Damages are not assessed in an arbitrary fashion but are subject to various judicial guidelines. The general principle is that the claimant is entitled to full compensation for his or her losses. The purpose of damages in tort is to put the claimant in the position that he or she would have been in had the tort not been committed. The purpose of damages in contract is to put the claimant in the position that he or she would have been in had the contract been performed. In either case the claimant must take all reasonable steps to mitigate his or her losses. Damages can be further classified as liquidated or unliquidated, general or specific, and substantial, nominal, or exemplary.
Liquidated and unliquidated damages
Damages capable of being quantified in monetary terms are known as liquidated damages. In particular, liquidated damages include instances in which a genuine pre-estimate can be given of the loss that will be caused to one party if a contract is broken by the other party. If the anticipated breach of contract occurs this will be the amount, no more and no less, that is recoverable for the breach. Liquidated damages must be distinguished from any penalties specified in a contract as payable on its breach (which do not usually constitute a genuine estimate of the likely loss). Another form of liquidated damages is that expressly made recoverable under a statute. These may also be known as statutory damages if they involve a breach of statutory duty or are regulated or limited by statute. Unliquidated damages are those fixed by a court rather than those that have been estimated in advance.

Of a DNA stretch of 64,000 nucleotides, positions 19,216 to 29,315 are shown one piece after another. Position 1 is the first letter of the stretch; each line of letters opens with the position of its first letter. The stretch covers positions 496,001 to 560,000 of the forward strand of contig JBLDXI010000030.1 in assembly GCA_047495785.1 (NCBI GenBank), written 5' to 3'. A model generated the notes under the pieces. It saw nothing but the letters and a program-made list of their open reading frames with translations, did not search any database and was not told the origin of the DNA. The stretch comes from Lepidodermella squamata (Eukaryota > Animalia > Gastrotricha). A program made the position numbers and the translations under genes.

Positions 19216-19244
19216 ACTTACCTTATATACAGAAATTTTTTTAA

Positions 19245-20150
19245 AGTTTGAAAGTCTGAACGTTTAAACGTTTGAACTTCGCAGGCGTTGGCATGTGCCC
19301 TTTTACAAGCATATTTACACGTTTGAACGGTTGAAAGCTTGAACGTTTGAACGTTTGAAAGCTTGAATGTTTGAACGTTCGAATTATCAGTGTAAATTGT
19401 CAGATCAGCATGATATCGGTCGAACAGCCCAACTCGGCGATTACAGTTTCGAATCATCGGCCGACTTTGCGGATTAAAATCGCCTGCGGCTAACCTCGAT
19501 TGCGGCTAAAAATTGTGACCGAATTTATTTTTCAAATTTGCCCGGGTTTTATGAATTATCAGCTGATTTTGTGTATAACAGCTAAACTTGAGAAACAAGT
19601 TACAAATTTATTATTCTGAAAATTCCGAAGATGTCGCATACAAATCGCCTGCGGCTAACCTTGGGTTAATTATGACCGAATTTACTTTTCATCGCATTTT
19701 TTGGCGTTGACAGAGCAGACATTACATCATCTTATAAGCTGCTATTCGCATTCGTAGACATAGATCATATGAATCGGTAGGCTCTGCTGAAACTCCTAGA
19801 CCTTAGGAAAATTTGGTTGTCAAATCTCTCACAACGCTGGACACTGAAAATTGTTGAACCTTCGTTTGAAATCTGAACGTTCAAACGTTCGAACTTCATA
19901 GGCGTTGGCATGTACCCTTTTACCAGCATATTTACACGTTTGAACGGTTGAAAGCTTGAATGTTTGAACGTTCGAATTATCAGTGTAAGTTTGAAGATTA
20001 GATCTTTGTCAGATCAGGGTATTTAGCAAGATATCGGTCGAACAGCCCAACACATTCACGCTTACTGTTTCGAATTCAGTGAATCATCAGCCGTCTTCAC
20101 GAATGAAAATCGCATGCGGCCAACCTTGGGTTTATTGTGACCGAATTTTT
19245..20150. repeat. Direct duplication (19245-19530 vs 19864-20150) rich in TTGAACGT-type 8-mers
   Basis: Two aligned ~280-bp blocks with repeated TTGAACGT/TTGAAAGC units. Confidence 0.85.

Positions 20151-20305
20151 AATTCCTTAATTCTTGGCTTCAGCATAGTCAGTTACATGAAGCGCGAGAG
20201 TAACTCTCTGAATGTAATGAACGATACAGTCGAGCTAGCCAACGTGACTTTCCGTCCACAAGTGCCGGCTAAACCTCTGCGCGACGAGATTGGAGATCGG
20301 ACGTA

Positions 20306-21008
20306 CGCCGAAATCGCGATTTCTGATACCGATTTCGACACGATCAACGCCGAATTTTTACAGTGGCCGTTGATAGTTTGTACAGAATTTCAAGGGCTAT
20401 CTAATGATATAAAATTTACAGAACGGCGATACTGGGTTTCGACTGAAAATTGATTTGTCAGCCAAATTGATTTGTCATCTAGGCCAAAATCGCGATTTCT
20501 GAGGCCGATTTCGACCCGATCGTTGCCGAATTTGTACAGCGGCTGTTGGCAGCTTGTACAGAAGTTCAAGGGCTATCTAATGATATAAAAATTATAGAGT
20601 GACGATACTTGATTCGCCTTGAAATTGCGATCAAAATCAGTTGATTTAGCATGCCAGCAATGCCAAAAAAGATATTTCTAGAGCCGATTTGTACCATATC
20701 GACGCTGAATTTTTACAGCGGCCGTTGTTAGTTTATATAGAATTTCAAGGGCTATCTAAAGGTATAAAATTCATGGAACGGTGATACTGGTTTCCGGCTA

General and specific damages
General damages represent compensation for general damage, which is the kind of damage the law presumes to exist in any given situation. They are recoverable even without being specifically claimed and are awarded for the usual or probable consequences of the wrongful act complained of. For example, in an action for medical negligence, pain and suffering is presumed to exist, therefore if the action is successful, general damages would be awarded as compensation even though not specifically claimed or proved. Loss of earnings by the injured party, however, must be specifically claimed and proved, in which case they are known as specific damages.
Prospective damages are awarded to a plaintiff, not as compensation for any loss suffered at the time of a legal action but in respect of a loss it is reasonably anticipated will be suffered at some future time. Such an injury or loss may sometimes be considered to be too remote and therefore not recoverable.
Substantial, nominal, and exemplary damages
Substantial damages are awarded to provide compensation when actual damage has been caused. By contrast, nominal and contemptuous damages are awarded for trifling amounts – usually when the court is of the opinion that although the plaintiff's rights have been infringed no real loss has been suffered, or, that although actual loss has resulted, the loss has been caused in part by the conduct of the plaintiff. The prospect of receiving only nominal or contemptuous damages prevents frivolous actions being brought. The award is usually accompanied by an order that each party bears their own legal costs.
Subjects: Business and Management.